Diversity: More Than Black and White

Jaime Coyne

As an incoming freshman, I only recently finished my orientation. A huge effort was made to discuss diversity and accepting other people over the course of those three days. I definitely applaud the school’s attempts, and always try to accept people who are different from me. But events like those also unintentionally serve a second purpose — they make me, and probably other people, feel like I am supposed to apologize for being white.

Somehow, whenever the topic of race or diversity is brought up, I almost always feel the blame shift toward white people. I know my ancestors did horrible things. I know. I’ve learned about the horrors that make up our past, been thoroughly appalled, and tried my best to be a good person instead of following suit. I cannot undo the past. And just because, at the very least, some distant relative of mine must have done something that would today seem unacceptable or unforgivable, does not make me necessarily guilty of an equal crime. Just as persecuted peoples cannot help who they are or the color of their skin, white people did not choose to be white.

Even just the phrase ‘white people’ bothers me. For some time it has annoyed me that the only option I can check off for ethnicity is ‘white’. That is not, in fact, my ethnicity. I am Irish. I am French Canadian. I am British. If anything, I would call my skin color peach, not white. But we don’t go around calling people ‘peach’ or ‘olive’ or ‘ivory’, because that would seem silly. In the desperate attempt to get as much diversity as possible, lists of races on forms include as many different boxes as they can fit. But the diversity they so eagerly search for is only one of appearance. ‘White’ is the only option for many of us, and yet the possible people checking off the ‘white’ box spans continents. I will be so bold as to assume that there is quite a bit of diversity between those continents and nations.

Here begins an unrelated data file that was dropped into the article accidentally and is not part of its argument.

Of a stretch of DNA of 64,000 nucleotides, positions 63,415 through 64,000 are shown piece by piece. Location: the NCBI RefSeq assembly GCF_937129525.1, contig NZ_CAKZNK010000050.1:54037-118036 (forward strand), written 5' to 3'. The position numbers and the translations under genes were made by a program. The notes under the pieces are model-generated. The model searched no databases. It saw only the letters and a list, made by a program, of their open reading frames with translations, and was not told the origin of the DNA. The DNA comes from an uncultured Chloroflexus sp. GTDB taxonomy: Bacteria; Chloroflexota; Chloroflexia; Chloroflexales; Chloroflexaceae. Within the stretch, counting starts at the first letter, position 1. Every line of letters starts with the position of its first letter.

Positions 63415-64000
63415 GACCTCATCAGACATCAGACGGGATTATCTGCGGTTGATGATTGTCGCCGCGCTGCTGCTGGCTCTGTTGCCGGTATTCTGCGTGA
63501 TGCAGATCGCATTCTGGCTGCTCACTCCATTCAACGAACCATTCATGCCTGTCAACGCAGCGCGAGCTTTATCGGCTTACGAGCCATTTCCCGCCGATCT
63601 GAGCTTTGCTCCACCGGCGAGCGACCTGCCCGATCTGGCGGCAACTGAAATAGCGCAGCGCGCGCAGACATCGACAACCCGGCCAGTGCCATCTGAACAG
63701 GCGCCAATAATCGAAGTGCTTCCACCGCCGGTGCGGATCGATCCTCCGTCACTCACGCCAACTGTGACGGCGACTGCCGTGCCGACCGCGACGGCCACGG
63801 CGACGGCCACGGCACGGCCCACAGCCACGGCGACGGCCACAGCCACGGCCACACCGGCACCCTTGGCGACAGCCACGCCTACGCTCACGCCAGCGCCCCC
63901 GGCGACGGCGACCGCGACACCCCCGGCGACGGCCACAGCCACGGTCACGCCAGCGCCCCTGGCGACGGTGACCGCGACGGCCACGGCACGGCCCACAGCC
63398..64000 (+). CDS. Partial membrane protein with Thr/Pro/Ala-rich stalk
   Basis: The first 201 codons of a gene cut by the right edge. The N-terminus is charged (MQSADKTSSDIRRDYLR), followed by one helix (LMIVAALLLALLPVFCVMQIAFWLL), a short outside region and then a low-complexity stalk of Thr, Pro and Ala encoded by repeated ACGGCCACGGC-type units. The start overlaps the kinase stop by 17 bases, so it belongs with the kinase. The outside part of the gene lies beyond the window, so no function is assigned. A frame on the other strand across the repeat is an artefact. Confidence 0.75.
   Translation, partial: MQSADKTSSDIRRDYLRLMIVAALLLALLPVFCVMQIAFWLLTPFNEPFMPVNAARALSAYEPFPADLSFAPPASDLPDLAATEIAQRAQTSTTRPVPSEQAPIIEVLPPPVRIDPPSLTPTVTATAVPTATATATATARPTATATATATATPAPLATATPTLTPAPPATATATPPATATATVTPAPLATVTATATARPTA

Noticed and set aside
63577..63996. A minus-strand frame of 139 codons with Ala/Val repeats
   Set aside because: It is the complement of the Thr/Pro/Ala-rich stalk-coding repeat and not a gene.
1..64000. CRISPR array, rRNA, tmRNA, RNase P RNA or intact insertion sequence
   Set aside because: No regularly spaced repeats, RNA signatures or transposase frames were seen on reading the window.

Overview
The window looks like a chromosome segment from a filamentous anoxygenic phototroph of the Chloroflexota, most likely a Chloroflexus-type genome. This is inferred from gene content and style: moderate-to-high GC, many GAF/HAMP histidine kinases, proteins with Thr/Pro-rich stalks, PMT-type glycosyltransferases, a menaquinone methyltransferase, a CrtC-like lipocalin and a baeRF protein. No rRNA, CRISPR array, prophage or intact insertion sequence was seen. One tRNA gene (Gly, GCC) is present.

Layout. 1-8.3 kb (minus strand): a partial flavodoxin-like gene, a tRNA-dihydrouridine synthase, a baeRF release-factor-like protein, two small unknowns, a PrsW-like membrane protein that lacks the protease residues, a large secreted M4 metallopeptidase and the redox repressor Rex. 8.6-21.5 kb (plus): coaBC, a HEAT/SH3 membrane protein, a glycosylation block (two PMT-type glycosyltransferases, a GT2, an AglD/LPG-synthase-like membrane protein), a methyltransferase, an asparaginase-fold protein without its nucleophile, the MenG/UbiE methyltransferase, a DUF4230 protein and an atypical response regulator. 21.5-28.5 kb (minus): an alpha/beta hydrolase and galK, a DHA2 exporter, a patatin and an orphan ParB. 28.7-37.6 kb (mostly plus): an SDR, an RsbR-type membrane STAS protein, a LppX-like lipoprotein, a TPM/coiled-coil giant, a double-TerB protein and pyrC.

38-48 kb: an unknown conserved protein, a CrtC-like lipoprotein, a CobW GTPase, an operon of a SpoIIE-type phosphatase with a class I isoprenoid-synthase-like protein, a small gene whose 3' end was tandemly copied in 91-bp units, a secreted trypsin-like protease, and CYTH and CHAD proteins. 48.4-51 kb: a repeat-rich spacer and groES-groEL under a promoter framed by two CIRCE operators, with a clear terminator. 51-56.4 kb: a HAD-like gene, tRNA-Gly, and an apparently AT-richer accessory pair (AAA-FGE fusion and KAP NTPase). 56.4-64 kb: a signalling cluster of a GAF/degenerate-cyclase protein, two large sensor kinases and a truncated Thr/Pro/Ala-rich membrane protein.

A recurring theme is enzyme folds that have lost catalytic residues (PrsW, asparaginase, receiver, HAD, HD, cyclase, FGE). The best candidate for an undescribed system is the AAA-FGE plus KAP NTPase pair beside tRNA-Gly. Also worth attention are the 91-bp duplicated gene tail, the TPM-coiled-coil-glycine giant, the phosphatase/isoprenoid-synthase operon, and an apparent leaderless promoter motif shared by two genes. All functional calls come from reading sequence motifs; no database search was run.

No one is interested in the history of my whiteness, as long as they know that I am white. It doesn’t fill the diversity quota to pretend to be interested in my background. But there is so much more diversity than skin color! Gender, sexual orientation, political views, fields of experience, interests, skills — we are all unique beings, and that makes us diverse. We can learn so much from each other, if we will only listen and pay attention. People should never be given less of an opportunity because they are not white. But people should also not be disregarded or immediately more to blame because they are white.

People always talk about things as being not just black and white, but also grey. Maybe we could all recognize that there are a thousand shades of grey. They range from the lightest shade, which happens to be called white, to the darkest shade, that happens to be called black, maybe then we could finally see that, yes, we are all a little different. But that also makes us the same; we are all just shades of grey.